To get 195 nations to agree anything is pretty good. To get them to agree something pretty good is exceptionally good.
Six years ago I was one of many people, was it 40,000 or so (?), who marched on The Wave through the streets of London ahead for the Copenhagen climate talks. I was lucky enough to be in a group of environmentalists who had a chat with Gordon Brown around the cabinet table in Downing Street ahead of the climate talks in Denmark. We had hopes, although not very high ones – but those talks were an awful failure and have cast a pall over international climate change talks ever since.
The Copenhagen talks were seen as climate negotiations – who would give the most and the least – rather than talks in search of a solution to a dire problem. And they failed, but perhaps their failure helped to get a much better result this time around. This time, six years later, the world has come together and acted like an almost wise species, and has come up with something that is halfway to a solution. Half way? Half way because it now needs to be implemented and more needs to be done but it is a very good start. It would have been an even better start six years ago but you can’t have everything.
It is at moments like this when one can feel more hope for the human race.
Laurent Fabius ‘I am looking around the room, I see that the reaction is positive, I don’t hear any objection‘.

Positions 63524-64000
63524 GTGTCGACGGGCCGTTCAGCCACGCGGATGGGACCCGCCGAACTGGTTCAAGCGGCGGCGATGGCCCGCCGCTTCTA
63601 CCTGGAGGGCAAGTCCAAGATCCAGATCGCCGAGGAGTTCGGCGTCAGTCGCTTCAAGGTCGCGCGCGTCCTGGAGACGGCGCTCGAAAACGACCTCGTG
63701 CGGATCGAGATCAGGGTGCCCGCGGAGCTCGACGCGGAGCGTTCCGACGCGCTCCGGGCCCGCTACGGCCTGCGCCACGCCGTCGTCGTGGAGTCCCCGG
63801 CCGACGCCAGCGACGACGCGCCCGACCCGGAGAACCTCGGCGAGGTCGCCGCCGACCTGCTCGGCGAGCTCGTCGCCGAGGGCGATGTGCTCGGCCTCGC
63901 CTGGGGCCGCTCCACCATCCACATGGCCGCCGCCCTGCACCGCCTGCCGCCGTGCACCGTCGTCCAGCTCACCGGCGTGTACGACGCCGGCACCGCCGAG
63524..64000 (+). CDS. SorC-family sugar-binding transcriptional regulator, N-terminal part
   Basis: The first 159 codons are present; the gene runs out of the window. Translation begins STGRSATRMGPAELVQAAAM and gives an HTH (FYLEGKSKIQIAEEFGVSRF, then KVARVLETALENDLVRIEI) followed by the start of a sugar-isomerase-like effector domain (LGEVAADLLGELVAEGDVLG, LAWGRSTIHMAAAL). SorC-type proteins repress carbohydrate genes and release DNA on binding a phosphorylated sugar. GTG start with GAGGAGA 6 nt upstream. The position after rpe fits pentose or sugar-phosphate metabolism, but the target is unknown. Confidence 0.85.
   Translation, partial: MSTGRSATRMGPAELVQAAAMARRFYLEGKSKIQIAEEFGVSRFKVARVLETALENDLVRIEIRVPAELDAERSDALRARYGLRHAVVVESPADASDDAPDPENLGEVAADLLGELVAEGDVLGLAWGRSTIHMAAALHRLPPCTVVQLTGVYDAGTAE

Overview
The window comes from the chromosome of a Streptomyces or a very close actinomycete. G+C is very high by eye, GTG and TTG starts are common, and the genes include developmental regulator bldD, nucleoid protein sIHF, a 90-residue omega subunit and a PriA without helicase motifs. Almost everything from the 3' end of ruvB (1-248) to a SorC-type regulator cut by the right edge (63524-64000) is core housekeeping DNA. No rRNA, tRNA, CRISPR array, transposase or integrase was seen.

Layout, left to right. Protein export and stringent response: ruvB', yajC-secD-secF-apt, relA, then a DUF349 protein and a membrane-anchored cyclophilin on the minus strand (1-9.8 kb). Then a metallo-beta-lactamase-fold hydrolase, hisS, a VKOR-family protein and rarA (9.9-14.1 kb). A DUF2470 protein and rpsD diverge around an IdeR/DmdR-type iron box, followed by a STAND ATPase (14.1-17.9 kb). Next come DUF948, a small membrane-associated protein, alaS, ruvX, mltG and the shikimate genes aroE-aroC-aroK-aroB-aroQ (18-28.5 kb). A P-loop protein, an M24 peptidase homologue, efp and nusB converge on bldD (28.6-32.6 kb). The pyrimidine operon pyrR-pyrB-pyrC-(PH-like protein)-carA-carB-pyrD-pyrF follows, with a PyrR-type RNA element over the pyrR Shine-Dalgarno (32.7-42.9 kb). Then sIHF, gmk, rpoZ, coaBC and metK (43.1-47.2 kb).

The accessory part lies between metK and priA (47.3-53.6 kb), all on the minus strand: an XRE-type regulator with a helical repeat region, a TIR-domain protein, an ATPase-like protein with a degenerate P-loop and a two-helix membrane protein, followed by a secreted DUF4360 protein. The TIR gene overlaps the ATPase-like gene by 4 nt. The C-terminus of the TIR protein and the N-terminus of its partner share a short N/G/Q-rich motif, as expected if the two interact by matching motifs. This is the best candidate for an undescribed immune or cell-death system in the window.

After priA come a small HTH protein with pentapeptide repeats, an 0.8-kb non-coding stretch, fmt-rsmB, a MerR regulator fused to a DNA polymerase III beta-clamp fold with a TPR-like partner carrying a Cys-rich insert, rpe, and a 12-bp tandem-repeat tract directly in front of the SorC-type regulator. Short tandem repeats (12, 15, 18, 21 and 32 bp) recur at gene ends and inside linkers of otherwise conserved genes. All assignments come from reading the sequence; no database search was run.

Barack Obama ‘the best chance we have to save the one planet we have‘.
David Cameron ‘a huge step forward in securing the future of the planet‘.
Jean-Claude Juncker ‘Today the world is united in the fight against climate change. Today the world gets a lifeline, a last chance to hand over to future generations a world that is more stable, a healthier planet, fairer societies and more prosperous economies’.
Prakash Javadekar, India environment minister ‘We have opened a new chapter of hope in the lives of 7 billion people on the planet. We have (the planet) on loan from future generations. We have today reassured these future generations that we will all together… give them a better earth’.
The UK was part of an EU delegation – the EU bus was heading in the same direction as the rest of the world. Just imagine if we got off the bus, got into our own banger of a mini, and let George Osborne take the wheel – we’d be heading in the opposite direction to everyone else.